1.The blast: ‘We have invested time and thought in making it engaging to you, so please return the favour.’

Top interesting question:

‘Elvis has been found alive and well and 10 stone lighter in a shack in Hawaii. What advertising campaign would you use him for?’

2.The feeble application: ‘We are a big agency and we would rest on our laurels because we have deserved it. No need to sell our creativity to a bunch of newbies’.

Top uninteresting question:

‘What is your favourite brand and why?’ (Really?!?)

3.The hit-and-miss application: ‘’

Top killer question:

‘Tell us about yourself.’ (Quite nasty…)

The road to an advertising agency is paved with good intentions, isn’t it?

Lastly, I’d like to share a story heard from a drunken (so sincere) creative director at Cannes Lions 2012:

‘My secretary gazed at me with immense surprise when she saw me trashing half of the printed applications she had left on my desk. I explained: ‘We don’t hire people without luck.’’

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Tell me a story!

They say storytelling and advertising go hand in hand. But I believe storytelling and LIFE are glued together.

To persuade your parents that you ARE actually sleeping at a friend’s house and not at your boyfriend’s – storytelling.

To excuse yourself for not being able to present today – storytelling.

To tell your wife why you didn’t have time to wash the dishes but had time to see your buddies – storytelling.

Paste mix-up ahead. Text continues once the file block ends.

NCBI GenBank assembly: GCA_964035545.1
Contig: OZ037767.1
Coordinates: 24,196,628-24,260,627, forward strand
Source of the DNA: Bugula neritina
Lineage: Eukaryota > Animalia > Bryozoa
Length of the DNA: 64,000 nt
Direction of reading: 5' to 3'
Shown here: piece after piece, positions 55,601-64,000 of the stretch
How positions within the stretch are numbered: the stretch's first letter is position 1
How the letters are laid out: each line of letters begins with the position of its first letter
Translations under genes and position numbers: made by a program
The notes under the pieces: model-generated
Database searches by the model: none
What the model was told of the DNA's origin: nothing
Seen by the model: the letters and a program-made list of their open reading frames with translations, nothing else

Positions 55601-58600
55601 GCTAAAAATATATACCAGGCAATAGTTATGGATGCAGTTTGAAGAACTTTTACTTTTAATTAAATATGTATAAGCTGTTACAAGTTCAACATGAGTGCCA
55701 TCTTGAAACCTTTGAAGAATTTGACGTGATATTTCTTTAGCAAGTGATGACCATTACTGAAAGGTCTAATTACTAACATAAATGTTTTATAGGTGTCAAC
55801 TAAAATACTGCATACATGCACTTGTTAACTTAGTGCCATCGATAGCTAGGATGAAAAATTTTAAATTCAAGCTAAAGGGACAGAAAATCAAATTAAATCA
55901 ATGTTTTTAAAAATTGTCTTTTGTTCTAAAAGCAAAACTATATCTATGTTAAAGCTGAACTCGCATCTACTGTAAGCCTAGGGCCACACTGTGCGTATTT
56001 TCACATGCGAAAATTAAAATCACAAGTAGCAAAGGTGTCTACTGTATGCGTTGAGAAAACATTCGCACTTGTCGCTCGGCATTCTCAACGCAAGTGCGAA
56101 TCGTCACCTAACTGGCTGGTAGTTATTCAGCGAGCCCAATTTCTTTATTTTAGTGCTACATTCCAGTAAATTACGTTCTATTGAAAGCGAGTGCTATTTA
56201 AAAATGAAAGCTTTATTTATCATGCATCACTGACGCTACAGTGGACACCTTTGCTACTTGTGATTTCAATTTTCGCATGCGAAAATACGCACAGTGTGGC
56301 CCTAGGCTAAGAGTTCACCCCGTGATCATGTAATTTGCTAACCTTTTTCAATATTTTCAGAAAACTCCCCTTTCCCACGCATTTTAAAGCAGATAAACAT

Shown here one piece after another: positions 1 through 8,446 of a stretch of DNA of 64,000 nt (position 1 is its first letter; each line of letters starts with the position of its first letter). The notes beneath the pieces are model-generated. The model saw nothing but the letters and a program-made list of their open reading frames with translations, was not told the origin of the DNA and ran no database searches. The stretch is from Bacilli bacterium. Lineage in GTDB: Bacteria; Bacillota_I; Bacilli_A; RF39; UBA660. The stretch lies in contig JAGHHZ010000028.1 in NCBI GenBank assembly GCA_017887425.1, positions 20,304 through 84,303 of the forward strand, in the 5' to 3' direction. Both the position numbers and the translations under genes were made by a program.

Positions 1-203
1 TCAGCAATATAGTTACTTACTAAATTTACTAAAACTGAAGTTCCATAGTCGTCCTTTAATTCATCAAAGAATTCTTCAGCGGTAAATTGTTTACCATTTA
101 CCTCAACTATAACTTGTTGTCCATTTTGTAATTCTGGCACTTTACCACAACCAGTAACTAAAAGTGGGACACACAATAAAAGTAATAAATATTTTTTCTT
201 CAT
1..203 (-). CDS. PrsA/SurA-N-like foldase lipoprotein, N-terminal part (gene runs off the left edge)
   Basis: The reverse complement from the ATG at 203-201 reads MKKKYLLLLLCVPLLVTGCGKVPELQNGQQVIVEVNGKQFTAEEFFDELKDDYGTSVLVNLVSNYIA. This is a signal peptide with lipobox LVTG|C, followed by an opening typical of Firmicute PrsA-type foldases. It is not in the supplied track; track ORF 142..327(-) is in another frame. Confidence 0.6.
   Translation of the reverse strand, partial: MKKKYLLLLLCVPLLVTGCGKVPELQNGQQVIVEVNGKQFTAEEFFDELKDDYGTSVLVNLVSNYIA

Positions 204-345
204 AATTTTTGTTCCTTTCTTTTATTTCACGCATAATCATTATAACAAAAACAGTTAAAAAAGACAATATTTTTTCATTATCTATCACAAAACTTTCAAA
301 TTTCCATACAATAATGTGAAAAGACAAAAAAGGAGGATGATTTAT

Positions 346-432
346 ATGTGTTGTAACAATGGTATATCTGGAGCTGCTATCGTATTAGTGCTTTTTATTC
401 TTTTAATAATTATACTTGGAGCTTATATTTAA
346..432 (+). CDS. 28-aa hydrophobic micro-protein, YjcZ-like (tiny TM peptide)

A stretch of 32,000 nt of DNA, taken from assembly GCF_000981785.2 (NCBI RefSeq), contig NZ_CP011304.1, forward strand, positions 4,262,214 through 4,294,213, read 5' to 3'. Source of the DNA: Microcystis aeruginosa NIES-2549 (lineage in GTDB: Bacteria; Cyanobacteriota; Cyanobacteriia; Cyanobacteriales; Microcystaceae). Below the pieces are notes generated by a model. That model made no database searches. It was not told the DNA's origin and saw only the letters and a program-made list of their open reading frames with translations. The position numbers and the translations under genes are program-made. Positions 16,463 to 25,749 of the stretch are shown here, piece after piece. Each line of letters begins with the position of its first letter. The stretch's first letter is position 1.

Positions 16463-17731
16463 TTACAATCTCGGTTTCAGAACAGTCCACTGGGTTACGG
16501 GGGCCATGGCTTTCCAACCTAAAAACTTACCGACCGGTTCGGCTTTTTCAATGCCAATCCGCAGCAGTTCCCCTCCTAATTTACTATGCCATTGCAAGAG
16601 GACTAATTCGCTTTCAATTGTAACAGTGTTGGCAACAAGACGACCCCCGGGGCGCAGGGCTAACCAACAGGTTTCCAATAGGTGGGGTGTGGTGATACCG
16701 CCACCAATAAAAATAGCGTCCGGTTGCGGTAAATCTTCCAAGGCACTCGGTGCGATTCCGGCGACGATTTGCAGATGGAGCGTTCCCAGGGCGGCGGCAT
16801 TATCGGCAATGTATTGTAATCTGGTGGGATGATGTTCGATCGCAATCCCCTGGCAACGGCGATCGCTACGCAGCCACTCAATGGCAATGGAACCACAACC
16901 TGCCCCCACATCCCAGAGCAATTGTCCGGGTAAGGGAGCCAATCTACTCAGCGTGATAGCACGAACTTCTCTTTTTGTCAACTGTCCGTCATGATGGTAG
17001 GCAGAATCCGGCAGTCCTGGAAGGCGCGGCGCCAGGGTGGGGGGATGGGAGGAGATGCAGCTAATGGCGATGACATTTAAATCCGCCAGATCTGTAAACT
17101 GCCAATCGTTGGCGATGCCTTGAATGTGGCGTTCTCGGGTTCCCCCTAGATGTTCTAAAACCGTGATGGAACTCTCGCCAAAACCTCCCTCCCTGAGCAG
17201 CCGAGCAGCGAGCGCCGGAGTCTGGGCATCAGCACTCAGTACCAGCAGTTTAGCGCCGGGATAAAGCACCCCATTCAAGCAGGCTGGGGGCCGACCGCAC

All in all – to intrigue people on a daily basis – storytelling.

People don’t have time to be bored. Busy people.  They crave excitement, dynamism and surprise.

Almost every little girl and boy I knew in my childhood had a list of questions they were asking to potential ‘relationship’ candidates. As children don’t know the shackles of society and norm, the questions and the answers went as follows:

‘Do you like cats?’  ‘Cats? They are super furry and disgusting! (broken hopes, off the list)

‘Do you like cars?’ ’Why are you asking? Do you have a car? You can’t have a car, you are too little! (‘She speaks too much. And she called me little.’ Off the list)

Some were taking it to another level:

‘Do you believe in God?’ ‘No, I’d rather believe in the Devil. I’m the Devil himself’ (a miserably failed attempt for a witty flirt)

My relationship entry test was just a request: ‘Tell me a story.’ Logical! I haven’t read the common fairy tales till the age of 8. I was brought up with tailor-made stories. My Father would suddenly stop and ask me: ‘So what do you think happens to Mother Pitta bread and her 5 children Pitta Crumbles?’